US Ambassador to Israel Tom Nides implored Knesset members to set politics aside to pass legislation that would advance Israel’s membership in the US Visa Waiver Program as the Opposition obstructed related bills, likely delaying progress until at least next year.
“I’ve been working around the clock since I arrived to help Israel meet all the requirements to join the Visa Waiver Program,” Nides tweeted. “Don’t lose momentum now.”
The ambassador emphasized that “this will help Israeli citizens travel to the US – put them first!”
Though the bills were not previously controversial, the opposition views Israel entering the Visa Waiver Program as an achievement that they want to deny Interior Minister Ayelet Shaked, who previously said that Israel would join it by early 2023.
The Likud and its allies refused to include the bills – one that would grant the US access to information from Israelis’ passports and another to allow American authorities to see the criminal records of up to 1,000 Israelis who wish to enter the US – in the package of legislation to be passed by consensus before the Knesset was dispersed overnight on Tuesday.
The opposition’s condition to support the legislation is to move up the planned election date from November 1 to October 25, which is a day before haredi yeshivas reopen following the High Holy Days and Sukkot.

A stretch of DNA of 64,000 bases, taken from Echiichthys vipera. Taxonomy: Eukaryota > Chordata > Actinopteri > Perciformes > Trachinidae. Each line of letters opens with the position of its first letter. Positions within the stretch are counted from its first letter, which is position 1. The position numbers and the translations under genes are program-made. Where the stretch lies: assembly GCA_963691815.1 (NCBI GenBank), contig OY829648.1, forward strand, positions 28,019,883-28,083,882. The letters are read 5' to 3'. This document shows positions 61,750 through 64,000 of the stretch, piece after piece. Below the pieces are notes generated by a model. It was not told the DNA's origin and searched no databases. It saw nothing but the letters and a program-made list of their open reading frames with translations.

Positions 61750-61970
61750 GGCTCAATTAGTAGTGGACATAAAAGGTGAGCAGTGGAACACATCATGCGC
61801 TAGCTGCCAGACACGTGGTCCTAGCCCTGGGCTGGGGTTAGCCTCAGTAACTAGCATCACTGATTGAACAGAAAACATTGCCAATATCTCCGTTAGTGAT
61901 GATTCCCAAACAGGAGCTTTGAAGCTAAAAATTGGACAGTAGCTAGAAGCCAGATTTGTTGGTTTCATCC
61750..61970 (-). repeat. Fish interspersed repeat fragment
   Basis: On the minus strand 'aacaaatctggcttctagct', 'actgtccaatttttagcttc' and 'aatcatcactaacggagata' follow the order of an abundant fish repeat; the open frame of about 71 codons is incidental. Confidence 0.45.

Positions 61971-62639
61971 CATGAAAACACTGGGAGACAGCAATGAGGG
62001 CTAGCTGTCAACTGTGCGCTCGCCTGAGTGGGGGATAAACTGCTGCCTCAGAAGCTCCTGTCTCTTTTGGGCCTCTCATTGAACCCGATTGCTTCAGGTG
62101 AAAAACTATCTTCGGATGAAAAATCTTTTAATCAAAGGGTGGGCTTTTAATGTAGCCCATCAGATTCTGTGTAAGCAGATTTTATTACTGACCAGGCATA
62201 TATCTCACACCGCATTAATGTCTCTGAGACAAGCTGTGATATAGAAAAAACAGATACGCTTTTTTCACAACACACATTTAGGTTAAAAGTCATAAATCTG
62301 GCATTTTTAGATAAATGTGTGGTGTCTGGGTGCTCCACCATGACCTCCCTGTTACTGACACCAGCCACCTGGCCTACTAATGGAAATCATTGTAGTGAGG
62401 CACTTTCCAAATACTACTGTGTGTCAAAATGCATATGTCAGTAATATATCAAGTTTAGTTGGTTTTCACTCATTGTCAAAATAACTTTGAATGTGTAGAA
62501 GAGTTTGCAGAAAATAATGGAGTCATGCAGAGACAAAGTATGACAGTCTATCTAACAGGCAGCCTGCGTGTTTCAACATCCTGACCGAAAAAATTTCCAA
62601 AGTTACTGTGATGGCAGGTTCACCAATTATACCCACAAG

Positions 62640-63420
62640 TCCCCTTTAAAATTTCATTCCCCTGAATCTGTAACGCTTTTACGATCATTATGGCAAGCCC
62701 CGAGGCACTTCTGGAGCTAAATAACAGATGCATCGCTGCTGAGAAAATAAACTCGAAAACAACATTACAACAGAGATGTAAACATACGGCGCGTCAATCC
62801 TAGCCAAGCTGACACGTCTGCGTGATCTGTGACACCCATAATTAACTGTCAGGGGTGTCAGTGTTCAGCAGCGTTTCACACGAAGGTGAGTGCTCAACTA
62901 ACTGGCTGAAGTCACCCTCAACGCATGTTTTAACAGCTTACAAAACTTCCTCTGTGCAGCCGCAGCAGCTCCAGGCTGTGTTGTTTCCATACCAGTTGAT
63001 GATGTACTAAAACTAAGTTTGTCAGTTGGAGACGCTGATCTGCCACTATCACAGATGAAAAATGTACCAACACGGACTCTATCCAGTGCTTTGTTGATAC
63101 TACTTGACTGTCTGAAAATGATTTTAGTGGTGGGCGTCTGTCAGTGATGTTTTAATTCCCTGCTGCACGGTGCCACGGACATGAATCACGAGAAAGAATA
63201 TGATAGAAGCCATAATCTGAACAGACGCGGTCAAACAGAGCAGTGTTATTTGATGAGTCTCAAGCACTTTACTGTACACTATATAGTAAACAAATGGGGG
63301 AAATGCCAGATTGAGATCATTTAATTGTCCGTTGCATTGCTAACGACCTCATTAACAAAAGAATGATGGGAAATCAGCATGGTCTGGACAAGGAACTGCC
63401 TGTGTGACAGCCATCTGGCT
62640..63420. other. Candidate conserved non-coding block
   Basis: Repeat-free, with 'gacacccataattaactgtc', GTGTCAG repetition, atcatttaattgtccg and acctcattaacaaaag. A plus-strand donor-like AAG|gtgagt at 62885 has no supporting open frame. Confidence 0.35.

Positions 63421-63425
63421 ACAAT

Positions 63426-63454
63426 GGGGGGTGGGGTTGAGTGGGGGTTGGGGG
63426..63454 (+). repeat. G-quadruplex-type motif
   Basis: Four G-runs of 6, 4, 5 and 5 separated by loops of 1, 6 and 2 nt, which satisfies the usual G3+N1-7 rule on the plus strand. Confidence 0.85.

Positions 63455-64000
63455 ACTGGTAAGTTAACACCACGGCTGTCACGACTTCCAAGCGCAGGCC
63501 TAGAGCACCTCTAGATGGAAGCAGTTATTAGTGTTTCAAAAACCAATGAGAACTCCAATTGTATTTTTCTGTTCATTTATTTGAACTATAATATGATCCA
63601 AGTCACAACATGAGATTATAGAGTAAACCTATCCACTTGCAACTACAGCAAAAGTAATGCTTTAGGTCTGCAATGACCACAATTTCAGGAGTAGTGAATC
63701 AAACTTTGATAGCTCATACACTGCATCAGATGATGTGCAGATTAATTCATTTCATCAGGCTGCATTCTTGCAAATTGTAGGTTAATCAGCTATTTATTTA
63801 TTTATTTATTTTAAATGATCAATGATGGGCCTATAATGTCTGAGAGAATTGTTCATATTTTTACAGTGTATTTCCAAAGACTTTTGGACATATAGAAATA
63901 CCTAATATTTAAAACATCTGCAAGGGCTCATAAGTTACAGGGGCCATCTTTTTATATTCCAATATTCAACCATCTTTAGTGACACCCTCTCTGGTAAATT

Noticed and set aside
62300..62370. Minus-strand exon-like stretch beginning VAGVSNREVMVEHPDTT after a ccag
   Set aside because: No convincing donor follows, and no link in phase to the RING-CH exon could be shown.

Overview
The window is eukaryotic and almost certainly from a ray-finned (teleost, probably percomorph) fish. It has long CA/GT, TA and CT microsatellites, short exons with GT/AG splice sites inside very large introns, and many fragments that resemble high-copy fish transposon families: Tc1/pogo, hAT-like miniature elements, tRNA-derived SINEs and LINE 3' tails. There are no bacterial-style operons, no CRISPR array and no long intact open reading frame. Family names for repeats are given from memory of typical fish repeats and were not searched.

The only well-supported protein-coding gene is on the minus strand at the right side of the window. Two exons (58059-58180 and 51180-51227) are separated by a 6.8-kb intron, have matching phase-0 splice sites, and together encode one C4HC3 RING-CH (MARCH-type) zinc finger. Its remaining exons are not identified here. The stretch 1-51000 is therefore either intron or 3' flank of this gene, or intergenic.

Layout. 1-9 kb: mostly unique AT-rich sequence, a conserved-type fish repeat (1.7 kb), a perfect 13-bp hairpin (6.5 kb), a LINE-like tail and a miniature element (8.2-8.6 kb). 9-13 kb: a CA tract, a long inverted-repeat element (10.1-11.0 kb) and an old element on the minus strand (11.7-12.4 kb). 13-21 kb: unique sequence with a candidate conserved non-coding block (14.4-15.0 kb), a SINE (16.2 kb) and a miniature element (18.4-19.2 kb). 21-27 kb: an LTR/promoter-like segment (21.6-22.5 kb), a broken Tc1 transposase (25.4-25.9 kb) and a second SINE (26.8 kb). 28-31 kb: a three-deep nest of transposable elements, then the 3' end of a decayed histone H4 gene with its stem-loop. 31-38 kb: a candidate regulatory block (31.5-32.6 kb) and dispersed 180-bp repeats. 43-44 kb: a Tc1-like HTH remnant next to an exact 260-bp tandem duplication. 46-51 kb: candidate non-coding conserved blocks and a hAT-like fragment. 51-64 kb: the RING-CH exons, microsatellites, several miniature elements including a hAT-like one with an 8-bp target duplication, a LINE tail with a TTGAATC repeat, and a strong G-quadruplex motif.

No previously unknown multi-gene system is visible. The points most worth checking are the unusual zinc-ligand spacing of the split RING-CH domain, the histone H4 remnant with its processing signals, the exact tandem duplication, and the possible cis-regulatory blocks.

Shaked called on Likud to “remove its veto on the law we need [to pass] to get a waiver from visas to the US. We are on a very accelerated path with the US government that at the start of next year will lead to Israelis not having to stand on line at the US Embassy” to apply for a visa, Shaked said. “I call on Likud to let us pass the legislation.”
Israel joining the program has been discussed for decades
The issue of Israel joining the 40 other countries in the Visa Waiver Program, which would also allow Americans to enter Israel without a visa, has been raised repeatedly for decades.
Israel made significant progress toward joining the program in the past year, starting with former ambassador to the US Gilad Erdan, whose work the new government enthusiastically adopted last year, and continuing with US President Joe Biden and Secretary of State Antony Blinken, who said the administration would push for it when Prime Minister Naftali Bennett visited Washington in September.
Shaked worked with the Shin Bet (Israel Security Agency) to authorize Palestinian-Americans to use Ben-Gurion Airport en route to visit the West Bank, to fit the American requirement of reciprocity.
The ministry also launched a campaign to lower the rate of visa refusal for Israelis from about 6% to below 3%, which was one of the obstacles to Israel joining the 40 other countries in the program. Most of the refusals were due to invalid passport photos or registration errors.
Israelis have one of the lowest visa-overstay rates in the world, at 0.5%, when the maximum for a visa-waiver agreement is 2%, four times as much.
“Israel made more progress on getting into the Visa Waiver Program in the past six or seven months than they had in the previous years that they were trying,” a senior US Embassy official said last week. “I give a lot of credit to the current government for putting their nose to the grindstone – providing data, doing site visits, working on the substantive issues. The fact that there is legislation on the agenda is a testimony to how hard the government has been working to resolve the outstanding issues.”